Study: AF hospital mortality risk higher in rural areas
According to researchers in the U.S., urban-rural differences exist when it comes to the risk of hospital mortality among patients with atrial fibrillation (AF). Their study shows that AF patients have a 17 percent increased risk of death in rural hospitals compared to their counterparts in urban hospitals. The findings are reported in the journal HeartRhythm.
“The identification of healthcare disparities is of utmost importance at this time to improve the overall care that is delivered in our healthcare system,” said lead investigator Wesley T. O'Neal, MD, MPH, of the Department of Medicine, Division of Cardiology, Emory University School of Medicine, Atlanta, GA.
Researchers analysed data from the National Inpatient Sample (NIS), a database representative of discharged patients from U.S. community hospitals. The analysis employed a cross-sectional examination of the NIS database of AF hospitalisations between 2012 and 2014 to determine if admission to a rural hospital was associated with an increased risk of in-hospital mortality compared with patients admitted to urban hospitals.
Looking at death due to any cause during hospitalisation of patients with AF, the study found that patients admitted to rural hospitals had a 17 percent increased risk of death during hospitalisation compared with urban hospitals. Analysis accounted for differences in patient characteristics and potential confounders. The five most common secondary diagnoses for patients hospitalised for AF were heart failure, hypertension, hyperlipidaemia, diabetes, and acute kidney injury.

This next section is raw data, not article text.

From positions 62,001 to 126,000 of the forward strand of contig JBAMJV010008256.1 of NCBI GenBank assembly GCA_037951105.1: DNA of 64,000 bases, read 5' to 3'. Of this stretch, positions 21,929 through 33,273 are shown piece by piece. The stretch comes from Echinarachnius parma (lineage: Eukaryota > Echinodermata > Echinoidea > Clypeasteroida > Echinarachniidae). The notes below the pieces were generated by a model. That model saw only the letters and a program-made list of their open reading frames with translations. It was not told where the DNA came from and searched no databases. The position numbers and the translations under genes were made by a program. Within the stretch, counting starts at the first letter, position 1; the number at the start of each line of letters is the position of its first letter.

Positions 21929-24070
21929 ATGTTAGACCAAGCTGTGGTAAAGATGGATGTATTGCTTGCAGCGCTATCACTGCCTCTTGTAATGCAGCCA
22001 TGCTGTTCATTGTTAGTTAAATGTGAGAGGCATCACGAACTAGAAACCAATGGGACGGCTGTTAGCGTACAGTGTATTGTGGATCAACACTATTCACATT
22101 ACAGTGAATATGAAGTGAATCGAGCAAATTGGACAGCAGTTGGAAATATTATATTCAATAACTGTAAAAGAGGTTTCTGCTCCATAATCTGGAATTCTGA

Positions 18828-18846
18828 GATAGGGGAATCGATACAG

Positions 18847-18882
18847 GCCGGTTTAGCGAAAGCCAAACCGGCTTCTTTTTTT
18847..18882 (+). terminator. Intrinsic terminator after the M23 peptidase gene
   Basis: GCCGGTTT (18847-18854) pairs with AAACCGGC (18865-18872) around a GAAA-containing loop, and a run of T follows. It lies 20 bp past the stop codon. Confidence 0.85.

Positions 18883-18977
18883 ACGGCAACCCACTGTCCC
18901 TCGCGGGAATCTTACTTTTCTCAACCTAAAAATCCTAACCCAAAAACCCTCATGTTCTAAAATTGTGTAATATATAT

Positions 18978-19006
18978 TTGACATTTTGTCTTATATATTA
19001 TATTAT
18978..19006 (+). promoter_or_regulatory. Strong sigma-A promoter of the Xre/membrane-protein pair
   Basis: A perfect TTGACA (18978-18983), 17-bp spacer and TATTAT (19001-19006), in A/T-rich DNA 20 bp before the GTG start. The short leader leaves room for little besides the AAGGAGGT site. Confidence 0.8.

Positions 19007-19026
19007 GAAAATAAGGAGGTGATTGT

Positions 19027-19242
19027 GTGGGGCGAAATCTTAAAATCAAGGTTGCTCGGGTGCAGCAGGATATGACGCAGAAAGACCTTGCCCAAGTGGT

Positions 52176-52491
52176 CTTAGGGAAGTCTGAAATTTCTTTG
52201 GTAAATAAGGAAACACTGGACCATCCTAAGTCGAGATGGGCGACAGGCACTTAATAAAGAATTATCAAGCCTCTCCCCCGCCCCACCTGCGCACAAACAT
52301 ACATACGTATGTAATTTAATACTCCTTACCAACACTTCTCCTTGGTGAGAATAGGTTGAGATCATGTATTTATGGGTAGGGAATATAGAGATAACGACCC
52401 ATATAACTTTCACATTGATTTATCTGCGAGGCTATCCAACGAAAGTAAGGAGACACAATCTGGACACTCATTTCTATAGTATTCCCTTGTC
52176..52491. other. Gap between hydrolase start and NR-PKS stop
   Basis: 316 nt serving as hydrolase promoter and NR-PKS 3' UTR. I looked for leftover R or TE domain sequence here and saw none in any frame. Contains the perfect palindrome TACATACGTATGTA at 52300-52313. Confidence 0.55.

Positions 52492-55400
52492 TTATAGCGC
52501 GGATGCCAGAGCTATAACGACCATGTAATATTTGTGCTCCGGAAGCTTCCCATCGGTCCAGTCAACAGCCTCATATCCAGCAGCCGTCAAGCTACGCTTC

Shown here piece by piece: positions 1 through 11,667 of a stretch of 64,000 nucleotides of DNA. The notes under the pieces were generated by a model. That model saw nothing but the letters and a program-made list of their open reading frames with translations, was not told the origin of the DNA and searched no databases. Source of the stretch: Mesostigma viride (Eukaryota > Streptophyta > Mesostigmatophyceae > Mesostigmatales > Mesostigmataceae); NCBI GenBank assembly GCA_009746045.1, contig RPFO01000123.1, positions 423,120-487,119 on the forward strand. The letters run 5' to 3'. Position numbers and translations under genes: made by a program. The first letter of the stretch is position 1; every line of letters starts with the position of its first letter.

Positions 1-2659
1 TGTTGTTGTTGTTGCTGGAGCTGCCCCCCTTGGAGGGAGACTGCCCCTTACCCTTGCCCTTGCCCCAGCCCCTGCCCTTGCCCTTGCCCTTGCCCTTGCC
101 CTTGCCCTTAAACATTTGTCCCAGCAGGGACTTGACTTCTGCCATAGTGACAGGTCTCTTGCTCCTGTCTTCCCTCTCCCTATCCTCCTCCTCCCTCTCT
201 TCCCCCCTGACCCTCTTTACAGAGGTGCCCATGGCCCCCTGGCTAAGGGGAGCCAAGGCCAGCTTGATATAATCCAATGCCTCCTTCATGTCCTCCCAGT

Dr. O’Neal believes the study's findings will drive future research endeavours to uncover the reasons for the rural-urban disparity, and to develop strategies to improve the medical care for patients with this heart rhythm disturbance. AF is a common problem that can lead to blood clots, stroke, heart failure, and other cardiovascular complications. Left untreated, AF doubles the risk of heart-related deaths and is associated with a five-fold increased risk for stroke, according to the American Heart Association.
In an accompanying editorial, Thomas F. Deering, MD, FHRS, and Ashish A. Bhimani, MD, FHRS, both from the Arrhythmia Center, Piedmont Heart Institute, Atlanta, GA, commend O’Neal et al. for their detailed analysis, increasing awareness in the medical community about a potentially important arrhythmic healthcare issue, and placing their findings into the appropriate context. They also point out that the study raises important clinical and epidemiological questions.
They stress that factors such as associated comorbidities and their severity, access to care, patient lifestyle decisions, patient compliance, physician adherence to diagnostic and therapeutic guideline recommendations, physician referral patterns, etc., which may have contributed to the observed outcomes, remain unknown.
O’Neal et al.'s findings should be viewed as "a motivational call to initiate prospective studies with the goal of identifying gaps in AF care, which can then be used to create effective healthcare policies, designed to reduce AF-related mortality,” commented Dr. Deering and Dr. Bhimani.
Image Credit: Pixabay
Published on : Tue, 12 Dec 2017
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